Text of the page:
A much more consistent explanation of the doping and temperature evolution of μ bare can be given, with the aid of DMFT calculations, in terms of SF. In BaFe2As2, the nominal d 6 occupation and intermediate strength of the electronic correlations imply that the undoped compound is close to the SF crossover regime30. Upon hole doping, as the d-filling approaches n d  = 5 (half-filling), the effect of the Hund’s-coupling increases, frozen moments appear, and the resulting scattering leads to short quasi-particle life-times and an ill-defined bandstructure. Electron doping, on the other hand, results in a more conventional Fermi-liquid metal, with a well-defined bandstructure and Fermi surface. The electronic screening of μ, by a multi-channel Kondo effect52, leads to an unusual temperature dependence: μ increases with increasing temperature due to a weaker screening effect. Frozen moments with very low Kondo screening temperature appear in the strongly hole-doped region, while electron doping nudges the system towards a more conventional Fermi liquid state with a reduced μ. In the spin-freezing crossover regime, the Kondo screening temperature varies strongly with doping and we hence expect a large temperature variation of the local moment.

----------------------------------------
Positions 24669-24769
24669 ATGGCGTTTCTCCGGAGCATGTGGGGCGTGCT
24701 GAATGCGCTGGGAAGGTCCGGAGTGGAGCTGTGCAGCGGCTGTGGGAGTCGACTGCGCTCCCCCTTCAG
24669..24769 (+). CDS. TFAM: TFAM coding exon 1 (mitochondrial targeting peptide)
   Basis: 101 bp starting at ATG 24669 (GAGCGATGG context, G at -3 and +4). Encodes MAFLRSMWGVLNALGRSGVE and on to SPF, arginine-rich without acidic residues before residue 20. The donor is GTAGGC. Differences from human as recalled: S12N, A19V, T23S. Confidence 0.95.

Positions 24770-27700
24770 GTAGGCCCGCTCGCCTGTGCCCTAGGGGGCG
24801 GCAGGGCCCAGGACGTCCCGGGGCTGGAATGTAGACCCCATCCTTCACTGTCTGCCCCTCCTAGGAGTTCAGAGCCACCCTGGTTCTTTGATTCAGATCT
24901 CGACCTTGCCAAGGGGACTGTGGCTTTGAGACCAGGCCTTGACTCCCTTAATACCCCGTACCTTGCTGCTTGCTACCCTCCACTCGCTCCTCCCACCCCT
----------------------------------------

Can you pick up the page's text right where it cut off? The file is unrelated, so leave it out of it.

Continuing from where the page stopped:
Figure 1
figure1

(a) Phase diagram of Ba1−x K x Fe2As2 and Ba1−x K x Fe2As2. The red stars depict the doping levels measured. (b) Sketch of the XES process. (c) Exemplary Fe-K β XES for FeCrAs and BaFe2As2 at 15 K. The former is taken as a reference and the difference spectrum is obtained (see main text) and depicted as gray shadowed curve.